Mexico City (Reuters) – A powerful earthquake of magnitude 7.4 struck southern Mexico’s Pacific coast on Tuesday, killing at least two people, buckling paved roads, and cutting off isolated villages.
The fatalities were near the quake’s epicenter in Oaxaca, a mountainous state known for its coffee, mescal and Spanish colonial architecture.
Rockfalls blocked the winding mountain roads between the state capital of Oaxaca City and the coast. A clinic and other buildings in hill villages near the epicenter were severely damaged, images on social media showed.
Buildings hundreds of miles away in Mexico City shook strongly and people ran out into the streets when an early warning seismic alarm sounded. Videos on social media showed water that apparently came from rooftop pools cascading down residential buildings.
The quake triggered a small tsunami on the Oaxaca coast but there were no immediate signs of casualties. The country’s seismological service said the sea level rose 60 centimeters (2 feet) at Huatulco beach, normally a popular destination for U.S. and Canadian tourists but quieter now due to the coronavirus pandemic.
Miguel Candelaria, 30, was working at his computer in his family home in the Oaxaca town of Juchitan when the ground began to tremble. He ran outside with relatives, but they had to stop in the middle of the street as the pavement buckled and rocked.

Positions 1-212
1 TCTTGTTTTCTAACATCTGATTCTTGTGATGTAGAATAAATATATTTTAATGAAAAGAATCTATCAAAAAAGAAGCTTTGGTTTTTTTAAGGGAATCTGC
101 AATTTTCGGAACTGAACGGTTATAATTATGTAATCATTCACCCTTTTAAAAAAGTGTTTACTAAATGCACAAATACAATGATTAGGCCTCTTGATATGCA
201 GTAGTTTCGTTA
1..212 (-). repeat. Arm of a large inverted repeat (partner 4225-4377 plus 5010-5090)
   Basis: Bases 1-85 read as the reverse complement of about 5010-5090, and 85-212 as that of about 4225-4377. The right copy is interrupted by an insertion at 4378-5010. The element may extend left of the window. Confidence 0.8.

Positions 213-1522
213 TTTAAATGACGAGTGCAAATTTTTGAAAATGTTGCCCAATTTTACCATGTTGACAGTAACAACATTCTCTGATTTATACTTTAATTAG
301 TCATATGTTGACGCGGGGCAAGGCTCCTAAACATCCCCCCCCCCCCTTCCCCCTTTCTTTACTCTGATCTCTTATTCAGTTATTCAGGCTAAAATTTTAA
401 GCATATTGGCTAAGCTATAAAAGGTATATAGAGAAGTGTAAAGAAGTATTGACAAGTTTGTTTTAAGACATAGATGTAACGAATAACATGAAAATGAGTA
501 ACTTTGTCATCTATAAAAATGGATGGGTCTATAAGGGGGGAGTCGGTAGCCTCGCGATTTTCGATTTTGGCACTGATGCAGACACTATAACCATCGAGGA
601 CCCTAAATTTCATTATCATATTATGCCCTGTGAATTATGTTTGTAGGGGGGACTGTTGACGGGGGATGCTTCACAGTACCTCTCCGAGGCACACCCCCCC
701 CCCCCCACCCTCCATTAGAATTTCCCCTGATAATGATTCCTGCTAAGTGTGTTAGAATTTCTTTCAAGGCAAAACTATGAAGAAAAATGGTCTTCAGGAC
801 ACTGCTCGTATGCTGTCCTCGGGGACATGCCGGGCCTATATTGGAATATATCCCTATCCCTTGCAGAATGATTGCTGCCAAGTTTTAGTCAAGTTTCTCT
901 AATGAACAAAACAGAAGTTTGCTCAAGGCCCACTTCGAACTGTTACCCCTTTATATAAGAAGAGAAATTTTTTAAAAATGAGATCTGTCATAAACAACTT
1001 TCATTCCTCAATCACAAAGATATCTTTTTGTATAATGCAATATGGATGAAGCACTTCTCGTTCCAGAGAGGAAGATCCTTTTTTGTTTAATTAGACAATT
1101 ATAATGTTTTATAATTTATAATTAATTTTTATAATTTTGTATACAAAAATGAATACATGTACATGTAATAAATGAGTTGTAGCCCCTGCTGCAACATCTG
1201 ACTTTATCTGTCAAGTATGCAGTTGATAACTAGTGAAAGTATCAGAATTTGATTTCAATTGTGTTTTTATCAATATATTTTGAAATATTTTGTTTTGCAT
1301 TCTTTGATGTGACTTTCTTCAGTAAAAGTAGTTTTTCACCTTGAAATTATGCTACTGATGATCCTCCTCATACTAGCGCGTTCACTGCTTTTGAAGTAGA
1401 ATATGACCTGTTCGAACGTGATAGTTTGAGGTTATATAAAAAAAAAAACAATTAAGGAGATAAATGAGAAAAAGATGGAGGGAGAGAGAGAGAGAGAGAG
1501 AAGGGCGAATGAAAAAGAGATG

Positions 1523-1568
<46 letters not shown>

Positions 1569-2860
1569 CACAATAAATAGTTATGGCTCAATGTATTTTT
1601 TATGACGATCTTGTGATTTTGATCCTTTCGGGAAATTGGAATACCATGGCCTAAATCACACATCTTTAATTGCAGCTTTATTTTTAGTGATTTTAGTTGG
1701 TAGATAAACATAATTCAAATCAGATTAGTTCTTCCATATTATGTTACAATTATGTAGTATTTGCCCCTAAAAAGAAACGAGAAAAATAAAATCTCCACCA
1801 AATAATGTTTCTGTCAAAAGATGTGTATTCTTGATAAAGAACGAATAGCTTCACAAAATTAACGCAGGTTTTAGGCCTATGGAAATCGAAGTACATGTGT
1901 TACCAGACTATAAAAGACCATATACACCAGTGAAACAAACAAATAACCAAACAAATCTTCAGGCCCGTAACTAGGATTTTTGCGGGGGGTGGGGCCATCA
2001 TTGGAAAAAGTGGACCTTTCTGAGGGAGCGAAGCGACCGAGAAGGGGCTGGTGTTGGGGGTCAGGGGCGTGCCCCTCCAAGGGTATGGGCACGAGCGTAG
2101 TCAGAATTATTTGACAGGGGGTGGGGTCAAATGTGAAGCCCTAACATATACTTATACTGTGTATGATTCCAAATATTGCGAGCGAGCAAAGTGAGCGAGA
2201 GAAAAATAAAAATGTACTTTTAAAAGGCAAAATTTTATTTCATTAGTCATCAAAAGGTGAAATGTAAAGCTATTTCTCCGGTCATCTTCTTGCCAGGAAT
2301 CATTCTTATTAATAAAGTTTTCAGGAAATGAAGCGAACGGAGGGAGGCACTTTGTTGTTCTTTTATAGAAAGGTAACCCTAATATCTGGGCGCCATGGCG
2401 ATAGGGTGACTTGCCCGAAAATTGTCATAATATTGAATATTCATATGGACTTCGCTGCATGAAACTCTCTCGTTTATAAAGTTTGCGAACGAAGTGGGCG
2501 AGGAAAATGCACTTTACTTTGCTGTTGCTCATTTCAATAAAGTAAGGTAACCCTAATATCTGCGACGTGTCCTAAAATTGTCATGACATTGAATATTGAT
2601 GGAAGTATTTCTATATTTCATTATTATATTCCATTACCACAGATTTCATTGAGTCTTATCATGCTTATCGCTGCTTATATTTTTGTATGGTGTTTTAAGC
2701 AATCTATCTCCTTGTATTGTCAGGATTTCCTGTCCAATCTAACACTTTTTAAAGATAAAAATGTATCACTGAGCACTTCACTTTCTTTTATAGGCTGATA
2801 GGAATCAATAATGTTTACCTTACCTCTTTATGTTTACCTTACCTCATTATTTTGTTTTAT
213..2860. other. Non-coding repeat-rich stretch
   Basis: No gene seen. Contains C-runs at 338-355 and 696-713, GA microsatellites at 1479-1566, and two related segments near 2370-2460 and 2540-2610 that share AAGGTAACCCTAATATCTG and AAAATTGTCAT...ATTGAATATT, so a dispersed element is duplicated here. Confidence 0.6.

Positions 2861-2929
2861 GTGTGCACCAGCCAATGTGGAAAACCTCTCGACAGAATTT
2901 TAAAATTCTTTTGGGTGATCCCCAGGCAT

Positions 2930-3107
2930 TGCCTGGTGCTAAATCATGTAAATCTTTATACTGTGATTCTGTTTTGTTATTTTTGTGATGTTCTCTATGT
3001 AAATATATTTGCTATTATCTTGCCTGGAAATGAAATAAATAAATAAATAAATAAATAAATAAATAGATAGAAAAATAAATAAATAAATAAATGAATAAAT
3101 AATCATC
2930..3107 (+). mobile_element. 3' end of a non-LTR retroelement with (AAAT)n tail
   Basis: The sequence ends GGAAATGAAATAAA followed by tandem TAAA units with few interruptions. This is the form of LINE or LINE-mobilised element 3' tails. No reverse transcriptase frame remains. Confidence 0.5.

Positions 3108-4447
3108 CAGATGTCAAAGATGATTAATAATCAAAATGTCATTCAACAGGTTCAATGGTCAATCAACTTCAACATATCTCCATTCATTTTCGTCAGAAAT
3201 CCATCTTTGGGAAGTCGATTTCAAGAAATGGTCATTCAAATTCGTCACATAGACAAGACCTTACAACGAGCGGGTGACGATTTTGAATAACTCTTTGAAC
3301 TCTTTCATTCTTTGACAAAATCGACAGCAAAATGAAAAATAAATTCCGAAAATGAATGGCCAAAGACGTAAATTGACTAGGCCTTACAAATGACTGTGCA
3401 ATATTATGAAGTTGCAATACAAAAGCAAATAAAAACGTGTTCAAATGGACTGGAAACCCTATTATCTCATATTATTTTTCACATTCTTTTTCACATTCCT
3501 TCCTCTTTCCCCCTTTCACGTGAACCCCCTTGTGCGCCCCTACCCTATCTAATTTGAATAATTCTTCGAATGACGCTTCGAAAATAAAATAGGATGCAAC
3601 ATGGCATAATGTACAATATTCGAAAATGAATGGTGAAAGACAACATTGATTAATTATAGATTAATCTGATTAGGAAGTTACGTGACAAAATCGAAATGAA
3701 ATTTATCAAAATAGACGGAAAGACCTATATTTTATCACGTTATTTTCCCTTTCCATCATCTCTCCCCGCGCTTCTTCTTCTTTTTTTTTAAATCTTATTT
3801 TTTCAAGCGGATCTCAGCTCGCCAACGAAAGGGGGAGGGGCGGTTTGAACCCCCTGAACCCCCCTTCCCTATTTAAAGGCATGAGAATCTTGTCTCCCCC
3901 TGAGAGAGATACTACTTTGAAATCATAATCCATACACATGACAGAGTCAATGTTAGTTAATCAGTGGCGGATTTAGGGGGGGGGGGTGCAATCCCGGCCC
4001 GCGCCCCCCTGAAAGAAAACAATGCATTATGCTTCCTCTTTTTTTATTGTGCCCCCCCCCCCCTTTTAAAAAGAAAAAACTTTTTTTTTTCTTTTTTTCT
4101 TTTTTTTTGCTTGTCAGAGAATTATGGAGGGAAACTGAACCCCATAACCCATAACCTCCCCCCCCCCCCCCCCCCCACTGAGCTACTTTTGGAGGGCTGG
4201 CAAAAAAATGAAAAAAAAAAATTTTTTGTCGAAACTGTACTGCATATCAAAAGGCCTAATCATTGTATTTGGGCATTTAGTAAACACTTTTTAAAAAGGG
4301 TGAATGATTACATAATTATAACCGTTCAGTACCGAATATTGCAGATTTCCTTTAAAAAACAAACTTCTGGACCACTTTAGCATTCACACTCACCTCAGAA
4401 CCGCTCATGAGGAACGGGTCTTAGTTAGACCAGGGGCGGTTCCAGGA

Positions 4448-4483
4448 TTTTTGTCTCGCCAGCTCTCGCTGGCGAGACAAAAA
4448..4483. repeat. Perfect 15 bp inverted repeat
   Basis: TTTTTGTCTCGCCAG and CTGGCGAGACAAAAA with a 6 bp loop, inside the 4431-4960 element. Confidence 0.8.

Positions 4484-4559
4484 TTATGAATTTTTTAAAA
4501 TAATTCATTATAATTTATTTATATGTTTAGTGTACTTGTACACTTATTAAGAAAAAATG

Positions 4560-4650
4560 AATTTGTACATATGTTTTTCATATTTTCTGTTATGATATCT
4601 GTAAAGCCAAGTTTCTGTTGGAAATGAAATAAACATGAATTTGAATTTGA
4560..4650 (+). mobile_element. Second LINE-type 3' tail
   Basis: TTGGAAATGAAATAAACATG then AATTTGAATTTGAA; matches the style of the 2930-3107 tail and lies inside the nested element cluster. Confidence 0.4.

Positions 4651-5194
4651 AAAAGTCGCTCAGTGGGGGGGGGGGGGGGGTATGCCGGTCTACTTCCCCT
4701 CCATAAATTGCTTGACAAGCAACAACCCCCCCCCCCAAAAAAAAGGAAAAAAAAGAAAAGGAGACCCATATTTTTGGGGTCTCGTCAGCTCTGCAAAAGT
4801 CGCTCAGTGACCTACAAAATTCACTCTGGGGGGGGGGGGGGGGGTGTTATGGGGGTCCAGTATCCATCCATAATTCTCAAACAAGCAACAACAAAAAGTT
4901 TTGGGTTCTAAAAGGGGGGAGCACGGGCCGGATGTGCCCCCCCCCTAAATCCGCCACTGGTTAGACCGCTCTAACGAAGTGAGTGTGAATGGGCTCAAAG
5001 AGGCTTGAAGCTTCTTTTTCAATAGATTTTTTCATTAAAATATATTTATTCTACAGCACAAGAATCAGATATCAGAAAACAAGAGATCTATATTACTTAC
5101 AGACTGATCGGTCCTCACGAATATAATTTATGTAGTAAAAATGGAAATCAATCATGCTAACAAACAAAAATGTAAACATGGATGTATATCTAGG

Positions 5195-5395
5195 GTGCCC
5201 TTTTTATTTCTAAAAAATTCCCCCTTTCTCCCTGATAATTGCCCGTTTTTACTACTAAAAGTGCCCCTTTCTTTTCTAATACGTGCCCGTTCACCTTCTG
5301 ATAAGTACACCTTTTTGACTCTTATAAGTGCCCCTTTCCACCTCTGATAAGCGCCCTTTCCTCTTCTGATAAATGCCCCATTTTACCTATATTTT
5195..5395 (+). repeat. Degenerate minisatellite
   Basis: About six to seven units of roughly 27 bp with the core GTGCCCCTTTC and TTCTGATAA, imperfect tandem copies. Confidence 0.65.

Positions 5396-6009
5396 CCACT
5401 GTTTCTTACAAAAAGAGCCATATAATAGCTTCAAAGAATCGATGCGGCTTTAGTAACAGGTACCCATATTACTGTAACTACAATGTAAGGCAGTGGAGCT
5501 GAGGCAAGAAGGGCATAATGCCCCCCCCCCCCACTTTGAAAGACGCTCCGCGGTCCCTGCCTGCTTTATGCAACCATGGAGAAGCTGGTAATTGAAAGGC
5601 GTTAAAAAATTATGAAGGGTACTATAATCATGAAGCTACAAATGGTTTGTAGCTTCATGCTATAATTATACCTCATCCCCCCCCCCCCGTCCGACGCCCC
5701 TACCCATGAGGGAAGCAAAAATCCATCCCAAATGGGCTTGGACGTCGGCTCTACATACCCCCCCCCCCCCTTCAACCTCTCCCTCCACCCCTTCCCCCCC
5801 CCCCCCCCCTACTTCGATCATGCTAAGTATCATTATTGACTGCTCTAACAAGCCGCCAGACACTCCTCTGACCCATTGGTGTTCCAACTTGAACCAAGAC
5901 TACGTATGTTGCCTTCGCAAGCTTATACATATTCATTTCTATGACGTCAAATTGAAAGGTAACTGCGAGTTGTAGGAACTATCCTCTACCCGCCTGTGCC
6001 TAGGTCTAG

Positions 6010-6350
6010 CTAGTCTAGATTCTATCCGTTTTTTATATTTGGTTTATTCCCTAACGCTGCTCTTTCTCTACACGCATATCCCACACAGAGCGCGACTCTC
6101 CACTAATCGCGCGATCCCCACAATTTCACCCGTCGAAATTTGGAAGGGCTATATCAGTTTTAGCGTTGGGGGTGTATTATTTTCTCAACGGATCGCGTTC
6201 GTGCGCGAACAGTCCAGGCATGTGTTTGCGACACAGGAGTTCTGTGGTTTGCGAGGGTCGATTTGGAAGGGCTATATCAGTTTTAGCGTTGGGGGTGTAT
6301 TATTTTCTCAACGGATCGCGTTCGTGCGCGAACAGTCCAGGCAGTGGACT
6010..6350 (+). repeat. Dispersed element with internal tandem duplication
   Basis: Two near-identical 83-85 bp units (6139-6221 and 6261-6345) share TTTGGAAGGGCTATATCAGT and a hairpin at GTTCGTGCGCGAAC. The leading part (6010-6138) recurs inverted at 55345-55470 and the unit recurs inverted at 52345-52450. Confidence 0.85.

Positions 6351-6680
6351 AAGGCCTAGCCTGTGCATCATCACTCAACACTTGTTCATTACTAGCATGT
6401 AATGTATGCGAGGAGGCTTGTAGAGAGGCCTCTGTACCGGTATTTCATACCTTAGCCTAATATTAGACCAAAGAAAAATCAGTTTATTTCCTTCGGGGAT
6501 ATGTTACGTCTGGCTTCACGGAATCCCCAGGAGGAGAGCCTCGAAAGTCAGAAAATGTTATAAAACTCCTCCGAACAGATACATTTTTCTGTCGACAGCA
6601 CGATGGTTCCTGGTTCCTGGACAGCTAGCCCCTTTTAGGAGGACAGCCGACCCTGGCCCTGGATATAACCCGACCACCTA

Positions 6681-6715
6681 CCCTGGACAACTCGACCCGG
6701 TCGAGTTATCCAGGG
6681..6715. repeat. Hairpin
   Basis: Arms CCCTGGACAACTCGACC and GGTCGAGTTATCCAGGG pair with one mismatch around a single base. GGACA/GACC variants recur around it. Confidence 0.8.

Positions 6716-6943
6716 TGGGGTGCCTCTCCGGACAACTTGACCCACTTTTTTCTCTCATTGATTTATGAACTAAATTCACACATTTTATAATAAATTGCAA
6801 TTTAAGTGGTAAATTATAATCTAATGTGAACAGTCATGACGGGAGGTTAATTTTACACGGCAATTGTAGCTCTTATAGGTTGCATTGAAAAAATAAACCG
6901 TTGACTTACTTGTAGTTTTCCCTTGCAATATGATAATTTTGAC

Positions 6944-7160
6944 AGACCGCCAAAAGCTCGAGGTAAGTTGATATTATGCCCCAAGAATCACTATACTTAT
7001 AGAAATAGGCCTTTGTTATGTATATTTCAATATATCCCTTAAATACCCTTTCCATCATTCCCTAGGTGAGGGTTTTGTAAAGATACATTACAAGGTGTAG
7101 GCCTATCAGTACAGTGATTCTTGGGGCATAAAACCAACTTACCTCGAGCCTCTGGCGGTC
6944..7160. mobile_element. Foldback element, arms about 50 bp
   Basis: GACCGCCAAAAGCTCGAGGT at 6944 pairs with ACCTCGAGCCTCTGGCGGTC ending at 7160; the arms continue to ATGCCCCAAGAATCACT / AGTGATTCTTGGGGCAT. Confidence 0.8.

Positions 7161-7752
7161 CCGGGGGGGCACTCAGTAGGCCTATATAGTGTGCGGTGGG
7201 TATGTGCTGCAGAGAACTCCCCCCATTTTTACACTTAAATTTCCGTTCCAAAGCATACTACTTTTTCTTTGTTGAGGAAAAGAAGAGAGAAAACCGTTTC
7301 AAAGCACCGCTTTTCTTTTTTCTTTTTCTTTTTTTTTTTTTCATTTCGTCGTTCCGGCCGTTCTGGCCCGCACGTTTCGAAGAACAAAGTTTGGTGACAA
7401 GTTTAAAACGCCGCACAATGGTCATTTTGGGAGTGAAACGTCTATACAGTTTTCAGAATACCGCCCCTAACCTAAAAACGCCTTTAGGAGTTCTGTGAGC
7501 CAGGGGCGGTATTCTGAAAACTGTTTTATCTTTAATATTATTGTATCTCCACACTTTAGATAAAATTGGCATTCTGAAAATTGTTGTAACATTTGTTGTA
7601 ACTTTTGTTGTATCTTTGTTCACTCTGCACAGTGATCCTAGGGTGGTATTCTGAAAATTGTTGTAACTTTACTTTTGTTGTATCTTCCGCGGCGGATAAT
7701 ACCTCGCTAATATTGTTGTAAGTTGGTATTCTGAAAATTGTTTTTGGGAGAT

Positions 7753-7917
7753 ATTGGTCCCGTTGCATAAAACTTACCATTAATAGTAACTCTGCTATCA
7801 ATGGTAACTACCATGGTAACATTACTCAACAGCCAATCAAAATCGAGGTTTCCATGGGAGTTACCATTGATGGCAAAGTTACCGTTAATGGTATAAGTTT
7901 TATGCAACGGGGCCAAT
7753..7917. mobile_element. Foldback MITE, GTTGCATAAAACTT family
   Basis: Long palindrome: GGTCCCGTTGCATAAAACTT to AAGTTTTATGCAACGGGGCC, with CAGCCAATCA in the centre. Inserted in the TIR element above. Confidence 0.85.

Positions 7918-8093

“We couldn’t walk… the street was like chewing gum,” said Candelaria, 30.
Neighbors screamed in terror and some shouted out warnings to run from the electricity poles that looked poised to fall, said Candelaria, who works in telecommunications marketing.
Quakes of magnitudes over 7 are major earthquakes capable of widespread, heavy damage. A 7.1 magnitude earthquake that struck central Mexico in 2017 killed 355 people in the capital and the surrounding states.
Mexico City Shakes
Helicopters flew low over the Roma and Condesa districts of Mexico City on Tuesday, looking for damage in streets where many buildings still show the scars of the 2017 quake.
The city’s mayor said there were two people injured but no major damage from the quake, which hit as millions of people were at home in lockdown due to the coronavirus.
The U.S. National Oceanic and Atmospheric Administration had warned that the Pacific coasts of Mexico and Central and South America faced a possible tsunami but later said the danger had passed.
The U.S. Geological Survey said the epicenter of Tuesday’s quake was located 69 km (43 miles) northeast of the town of Pochutla.
It was very shallow, only 26 km (16 miles) below the earth’s surface, which would have amplified the shaking.
Near to the epicenter, Magdalena Castellanos Fermin was in the village of Santiago Astata when the quake struck, sending large rocks tumbling down from the hillside and alarming residents, she told Reuters by telephone.
“It was really intense, really strong,” she said.